The societal desirability of possible agricultural options is strongly related to land scarcity and agricultural production intensities. Mitigation could be accomplished through intensification and extensification. Mitigation through intensification may increase emissions per hectare but could decrease total land requirements and therefore total agricultural emissions, although secondary environmental outcomes need to be considered. In addition, the released land can be used for greenhouse gas emission saving nonfood options. Mitigation through extensification involves a reduction in emissions per hectare. Total land requirements may increase slightly while still achieving a reduction in total greenhouse gas emissions.
Now the question is what difference can agriculture make? Answers to this question usually involve measures of potential. The correct interpretation of such potentials, however, requires careful examination of the underlying data and methods. McCarl and Schneider (2001) found substantial differences between technical and economic potentials. Technical mitigation potentials give the greenhouse gas emission benefits from an exogenously specified change in technology. For example, one could assume that all cereal growers in the United States adopt zero tillage and compute the resulting carbon sequestration benefits as a measure of technical potential. Economic potentials specify the fraction of technical potentials that can be achieved at a certain economic incentive. For example, one could compute the likely carbon sequestration benefits in a scenario, where all U.S. cereal growers were offered a 20 USD per acre reward for using zero tillage. The resulting economic potential would then only include sequestration benefits from farms, where reduced tillage adoption would cost 20 USD per acre or less.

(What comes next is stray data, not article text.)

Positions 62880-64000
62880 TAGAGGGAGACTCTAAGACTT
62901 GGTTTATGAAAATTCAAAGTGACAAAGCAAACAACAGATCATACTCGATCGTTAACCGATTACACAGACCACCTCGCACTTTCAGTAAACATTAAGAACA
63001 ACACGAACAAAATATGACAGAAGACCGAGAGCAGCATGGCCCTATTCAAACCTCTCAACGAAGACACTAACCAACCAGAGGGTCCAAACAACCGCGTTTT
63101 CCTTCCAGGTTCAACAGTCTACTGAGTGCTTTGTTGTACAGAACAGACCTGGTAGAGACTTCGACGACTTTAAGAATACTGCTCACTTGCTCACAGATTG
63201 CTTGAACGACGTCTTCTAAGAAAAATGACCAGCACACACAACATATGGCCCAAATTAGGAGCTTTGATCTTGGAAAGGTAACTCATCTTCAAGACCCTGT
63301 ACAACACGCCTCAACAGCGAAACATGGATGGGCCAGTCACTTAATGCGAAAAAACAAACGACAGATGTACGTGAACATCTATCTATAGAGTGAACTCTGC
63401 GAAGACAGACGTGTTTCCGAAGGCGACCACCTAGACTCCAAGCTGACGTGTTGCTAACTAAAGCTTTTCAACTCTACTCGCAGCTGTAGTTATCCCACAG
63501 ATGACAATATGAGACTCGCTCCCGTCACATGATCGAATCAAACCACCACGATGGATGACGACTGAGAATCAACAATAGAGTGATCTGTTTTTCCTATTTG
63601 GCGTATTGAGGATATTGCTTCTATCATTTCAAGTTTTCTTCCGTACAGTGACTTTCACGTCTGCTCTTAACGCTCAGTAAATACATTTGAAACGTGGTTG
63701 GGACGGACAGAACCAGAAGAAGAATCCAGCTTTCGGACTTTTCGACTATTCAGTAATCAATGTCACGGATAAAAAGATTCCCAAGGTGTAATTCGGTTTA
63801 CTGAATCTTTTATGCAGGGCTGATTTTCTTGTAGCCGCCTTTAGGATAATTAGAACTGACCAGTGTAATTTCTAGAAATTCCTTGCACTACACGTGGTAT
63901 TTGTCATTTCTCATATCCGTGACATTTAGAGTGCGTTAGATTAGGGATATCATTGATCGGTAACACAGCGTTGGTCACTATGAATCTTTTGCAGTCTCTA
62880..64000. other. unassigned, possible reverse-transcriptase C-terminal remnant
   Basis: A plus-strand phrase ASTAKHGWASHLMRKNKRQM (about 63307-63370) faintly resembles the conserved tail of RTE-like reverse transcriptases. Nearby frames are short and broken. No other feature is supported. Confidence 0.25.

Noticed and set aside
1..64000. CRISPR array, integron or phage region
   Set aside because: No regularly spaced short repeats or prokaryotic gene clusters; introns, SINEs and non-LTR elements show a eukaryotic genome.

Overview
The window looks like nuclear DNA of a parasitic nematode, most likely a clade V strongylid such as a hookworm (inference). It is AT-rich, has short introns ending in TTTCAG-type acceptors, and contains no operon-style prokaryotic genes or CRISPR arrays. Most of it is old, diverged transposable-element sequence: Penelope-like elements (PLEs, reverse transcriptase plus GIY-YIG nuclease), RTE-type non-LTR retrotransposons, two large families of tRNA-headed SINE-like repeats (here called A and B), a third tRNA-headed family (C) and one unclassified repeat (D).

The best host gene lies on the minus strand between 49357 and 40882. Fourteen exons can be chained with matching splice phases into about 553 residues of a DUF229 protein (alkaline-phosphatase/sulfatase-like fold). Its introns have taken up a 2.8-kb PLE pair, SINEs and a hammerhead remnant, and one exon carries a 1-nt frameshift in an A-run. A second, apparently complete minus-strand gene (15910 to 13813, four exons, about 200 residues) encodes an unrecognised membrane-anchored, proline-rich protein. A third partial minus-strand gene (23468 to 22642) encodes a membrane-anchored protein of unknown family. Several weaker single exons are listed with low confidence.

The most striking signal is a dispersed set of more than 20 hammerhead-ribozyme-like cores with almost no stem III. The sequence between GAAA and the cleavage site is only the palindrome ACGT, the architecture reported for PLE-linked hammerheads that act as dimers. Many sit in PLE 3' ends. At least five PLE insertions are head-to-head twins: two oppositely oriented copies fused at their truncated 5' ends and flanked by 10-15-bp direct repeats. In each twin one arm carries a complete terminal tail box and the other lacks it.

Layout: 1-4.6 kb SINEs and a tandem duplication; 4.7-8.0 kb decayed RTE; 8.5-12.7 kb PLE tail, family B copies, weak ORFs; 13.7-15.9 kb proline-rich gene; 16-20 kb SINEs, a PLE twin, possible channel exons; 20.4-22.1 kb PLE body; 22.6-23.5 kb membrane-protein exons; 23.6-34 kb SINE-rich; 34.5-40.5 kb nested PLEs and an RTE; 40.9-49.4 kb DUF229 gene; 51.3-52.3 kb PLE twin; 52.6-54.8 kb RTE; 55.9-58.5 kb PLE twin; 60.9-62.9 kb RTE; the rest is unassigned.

In examining agricultural greenhouse gas mitigation potentials in the face of the thousands of existing estimates, we will briefly cover general principals since differences in regional conditions and the scopes of assessments will always occur. First, since the greenhouse gas concentration concern is global, so should be the estimate of mitigation potential. This is discussed in more detail in the next section under leakage. Second, emission reductions should consider food production implications. If current or higher levels of food quantity and quality are to be sustained, fewer emissions can be mitigated than if quantity and quality decline. Third, emission reduction potentials of different individual mitigation options are interdependent. Many –especially land based– mitigation options are mutually exclusive. If individual strategy assessments are added up, the total mitigation potential may be substantially overstated (Schneider and McCarl 2006). Fourth, the heterogeneity of agricultural mitigation options implies that different strategies may be preferred in different regions. Fifth, agricultural mitigation estimates should take into account the whole spectrum of greenhouse gases. This is especially true because some available strategies, while giving huge benefits with respect to one greenhouse gas, may increase emissions of another. Wetland restoration may sequester large amounts of carbon dioxide but at the same time increase methane emissions. Similarly, while energy crops have beneficial carbon offsets they can lead to undesirable increases in nitrous oxide emissions (Crutzen et al. 2008).